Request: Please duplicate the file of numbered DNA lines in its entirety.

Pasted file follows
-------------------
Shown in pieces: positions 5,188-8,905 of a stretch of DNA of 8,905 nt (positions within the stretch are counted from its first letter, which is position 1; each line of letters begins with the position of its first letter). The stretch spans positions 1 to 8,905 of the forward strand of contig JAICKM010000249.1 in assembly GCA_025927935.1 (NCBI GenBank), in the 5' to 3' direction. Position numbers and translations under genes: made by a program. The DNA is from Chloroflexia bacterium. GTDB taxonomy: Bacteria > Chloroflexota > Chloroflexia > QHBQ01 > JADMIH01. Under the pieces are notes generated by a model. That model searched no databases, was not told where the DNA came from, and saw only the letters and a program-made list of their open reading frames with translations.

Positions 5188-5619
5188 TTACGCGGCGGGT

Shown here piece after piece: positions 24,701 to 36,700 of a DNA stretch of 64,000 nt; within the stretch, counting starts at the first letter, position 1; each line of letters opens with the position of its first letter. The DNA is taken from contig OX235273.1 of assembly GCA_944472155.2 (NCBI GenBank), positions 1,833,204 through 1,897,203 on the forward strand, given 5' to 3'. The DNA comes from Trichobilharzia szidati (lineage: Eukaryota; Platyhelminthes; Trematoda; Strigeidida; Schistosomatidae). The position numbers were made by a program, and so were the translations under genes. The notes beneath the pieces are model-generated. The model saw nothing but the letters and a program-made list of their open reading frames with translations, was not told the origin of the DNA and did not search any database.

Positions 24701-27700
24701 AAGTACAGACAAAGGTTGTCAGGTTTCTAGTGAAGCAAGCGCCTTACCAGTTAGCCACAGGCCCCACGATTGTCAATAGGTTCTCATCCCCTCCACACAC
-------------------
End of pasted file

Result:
Shown in pieces: positions 5,188-8,905 of a stretch of DNA of 8,905 nt (positions within the stretch are counted from its first letter, which is position 1; each line of letters begins with the position of its first letter). The stretch spans positions 1 to 8,905 of the forward strand of contig JAICKM010000249.1 in assembly GCA_025927935.1 (NCBI GenBank), in the 5' to 3' direction. Position numbers and translations under genes: made by a program. The DNA is from Chloroflexia bacterium. GTDB taxonomy: Bacteria > Chloroflexota > Chloroflexia > QHBQ01 > JADMIH01. Under the pieces are notes generated by a model. That model searched no databases, was not told where the DNA came from, and saw only the letters and a program-made list of their open reading frames with translations.

Positions 5188-5619
5188 TTACGCGGCGGGT

Shown here piece after piece: positions 24,701 to 36,700 of a DNA stretch of 64,000 nt; within the stretch, counting starts at the first letter, position 1; each line of letters opens with the position of its first letter. The DNA is taken from contig OX235273.1 of assembly GCA_944472155.2 (NCBI GenBank), positions 1,833,204 through 1,897,203 on the forward strand, given 5' to 3'. The DNA comes from Trichobilharzia szidati (lineage: Eukaryota; Platyhelminthes; Trematoda; Strigeidida; Schistosomatidae). The position numbers were made by a program, and so were the translations under genes. The notes beneath the pieces are model-generated. The model saw nothing but the letters and a program-made list of their open reading frames with translations, was not told the origin of the DNA and did not search any database.

Positions 24701-27700
24701 AAGTACAGACAAAGGTTGTCAGGTTTCTAGTGAAGCAAGCGCCTTACCAGTTAGCCACAGGCCCCACGATTGTCAATAGGTTCTCATCCCCTCCACACAC